Swansea Council has welcomed a £200m offer from the Welsh government to support its tidal lagoon project after Westminster suggested it did not offer value for money.
First minister Carwyn Jones made the offer in a letter to business secretary Greg Clarke, saying the Welsh government was prepared to put in cash to ‘enable the project to move forward’.
Rob Stewart, the leader of Swansea Council, said the pledge made the proposed Swansea Bay tidal lagoon more cost-effective and attractive to Westminster.
However, a Whitehall source told the BBC that the offer was not enough to make the £1.3bn project viable.
‘There are offers, and there are serious offers. £200m doesn't really touch the sides,’ they said.
The tidal lagoon was originally backed in January 2017 by a UK government-commissioned report published by former energy minister Charles Hendry.
Since then UK ministers have backed away from the project due to concerns it was not affordable.
Welsh council chiefs have criticised the UK Government’s decision not to progress plans for the tidal project.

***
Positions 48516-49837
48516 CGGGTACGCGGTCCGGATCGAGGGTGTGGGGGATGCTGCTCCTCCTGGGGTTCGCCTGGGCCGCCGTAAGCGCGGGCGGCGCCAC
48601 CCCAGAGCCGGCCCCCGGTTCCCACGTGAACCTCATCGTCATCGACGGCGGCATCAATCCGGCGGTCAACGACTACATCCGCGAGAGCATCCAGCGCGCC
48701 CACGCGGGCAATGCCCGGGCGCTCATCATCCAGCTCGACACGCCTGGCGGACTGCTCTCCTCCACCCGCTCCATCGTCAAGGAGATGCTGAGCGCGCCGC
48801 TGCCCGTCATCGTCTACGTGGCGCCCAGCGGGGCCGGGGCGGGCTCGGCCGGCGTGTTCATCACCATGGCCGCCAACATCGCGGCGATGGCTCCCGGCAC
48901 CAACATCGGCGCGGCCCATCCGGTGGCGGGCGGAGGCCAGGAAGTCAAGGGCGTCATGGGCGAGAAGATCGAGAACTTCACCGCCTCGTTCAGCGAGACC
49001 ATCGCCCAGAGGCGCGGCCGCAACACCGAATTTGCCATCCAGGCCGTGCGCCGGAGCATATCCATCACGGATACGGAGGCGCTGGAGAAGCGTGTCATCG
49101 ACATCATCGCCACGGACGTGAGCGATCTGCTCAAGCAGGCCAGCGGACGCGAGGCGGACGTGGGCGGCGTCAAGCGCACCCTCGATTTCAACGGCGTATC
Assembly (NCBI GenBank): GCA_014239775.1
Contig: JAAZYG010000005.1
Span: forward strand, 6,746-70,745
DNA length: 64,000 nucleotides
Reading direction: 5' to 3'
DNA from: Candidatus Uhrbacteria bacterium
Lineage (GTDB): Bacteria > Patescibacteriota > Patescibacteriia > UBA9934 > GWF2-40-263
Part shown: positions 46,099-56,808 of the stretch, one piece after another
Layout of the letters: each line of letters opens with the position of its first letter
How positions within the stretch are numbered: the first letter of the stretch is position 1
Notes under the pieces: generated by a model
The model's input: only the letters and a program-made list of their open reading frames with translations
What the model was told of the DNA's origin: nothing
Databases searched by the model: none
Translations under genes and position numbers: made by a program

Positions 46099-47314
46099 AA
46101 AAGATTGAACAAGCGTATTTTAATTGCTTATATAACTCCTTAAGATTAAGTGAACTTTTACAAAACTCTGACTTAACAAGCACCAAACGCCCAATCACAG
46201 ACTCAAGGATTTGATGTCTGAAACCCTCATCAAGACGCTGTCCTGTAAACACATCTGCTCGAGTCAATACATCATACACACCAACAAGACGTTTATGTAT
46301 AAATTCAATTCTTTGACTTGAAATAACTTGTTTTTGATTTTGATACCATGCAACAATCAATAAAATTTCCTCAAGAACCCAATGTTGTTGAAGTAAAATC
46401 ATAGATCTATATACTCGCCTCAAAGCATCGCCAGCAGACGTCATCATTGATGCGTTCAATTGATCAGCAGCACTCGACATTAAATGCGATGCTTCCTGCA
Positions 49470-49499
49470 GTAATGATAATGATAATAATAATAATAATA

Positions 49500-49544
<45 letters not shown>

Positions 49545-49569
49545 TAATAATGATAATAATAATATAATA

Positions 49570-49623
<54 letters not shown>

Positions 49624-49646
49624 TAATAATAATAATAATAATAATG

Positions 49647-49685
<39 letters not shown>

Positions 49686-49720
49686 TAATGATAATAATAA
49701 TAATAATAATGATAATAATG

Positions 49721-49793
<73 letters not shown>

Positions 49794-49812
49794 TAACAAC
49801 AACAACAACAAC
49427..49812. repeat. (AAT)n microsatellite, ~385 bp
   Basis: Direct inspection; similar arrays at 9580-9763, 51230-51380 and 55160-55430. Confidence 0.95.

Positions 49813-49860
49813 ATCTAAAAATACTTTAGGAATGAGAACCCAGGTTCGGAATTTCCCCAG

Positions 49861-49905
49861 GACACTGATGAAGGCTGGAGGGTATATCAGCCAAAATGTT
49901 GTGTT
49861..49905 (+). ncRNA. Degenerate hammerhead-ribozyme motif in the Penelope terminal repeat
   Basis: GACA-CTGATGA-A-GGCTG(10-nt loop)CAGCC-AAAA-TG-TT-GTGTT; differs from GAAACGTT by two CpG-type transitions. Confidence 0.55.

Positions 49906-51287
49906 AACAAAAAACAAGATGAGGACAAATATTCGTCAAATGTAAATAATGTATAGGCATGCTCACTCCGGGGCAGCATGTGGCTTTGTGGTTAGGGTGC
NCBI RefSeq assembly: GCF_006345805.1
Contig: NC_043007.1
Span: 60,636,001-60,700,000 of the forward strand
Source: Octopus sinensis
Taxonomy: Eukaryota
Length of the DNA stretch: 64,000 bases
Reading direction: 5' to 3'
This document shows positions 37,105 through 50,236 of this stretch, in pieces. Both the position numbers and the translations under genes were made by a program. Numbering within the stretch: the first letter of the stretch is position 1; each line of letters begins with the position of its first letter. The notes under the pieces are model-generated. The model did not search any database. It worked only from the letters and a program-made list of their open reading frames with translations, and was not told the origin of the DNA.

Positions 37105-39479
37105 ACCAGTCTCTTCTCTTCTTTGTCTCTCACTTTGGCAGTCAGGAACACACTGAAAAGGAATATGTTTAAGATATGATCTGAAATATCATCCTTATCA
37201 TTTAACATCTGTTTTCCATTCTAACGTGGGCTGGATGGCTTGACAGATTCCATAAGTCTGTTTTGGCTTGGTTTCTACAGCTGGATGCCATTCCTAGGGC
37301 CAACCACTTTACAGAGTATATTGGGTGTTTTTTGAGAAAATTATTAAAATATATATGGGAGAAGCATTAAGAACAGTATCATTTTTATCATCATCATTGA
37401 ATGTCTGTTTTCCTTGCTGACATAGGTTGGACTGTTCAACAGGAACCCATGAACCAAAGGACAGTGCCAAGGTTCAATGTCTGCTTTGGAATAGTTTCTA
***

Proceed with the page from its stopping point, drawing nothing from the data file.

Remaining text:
WLGA leader Cllr Debbie Wilcox said: ‘WLGA and Welsh councils have been strong supporters of the construction of a tidal lagoon in Swansea Bay over recent years.
‘We have met the developers and supported the work that Swansea council has undertaken with Welsh Government to bring this game-changing project to the city.’
Cllr Wilcox also quoted the conclusion to the Hendry report, which states: ‘I conclude that tidal lagoons would help deliver security of supply; they would assist in delivering our decarbonisation commitments; and they would bring real and substantial opportunities for the UK supply chain’
‘Unfortunately, there appears to be a lack of vision and commitment when it comes to the City of Swansea from Westminster,’ she added.
Cllr Stewart said the lagoon would help the UK lead the world in the energy industry at a time when there was economic uncertainty post-Brexit.
‘This is a game-changer,’ he continued, ‘and I hope the UK Government recognises it because we cannot let this opportunity slip through our hands.’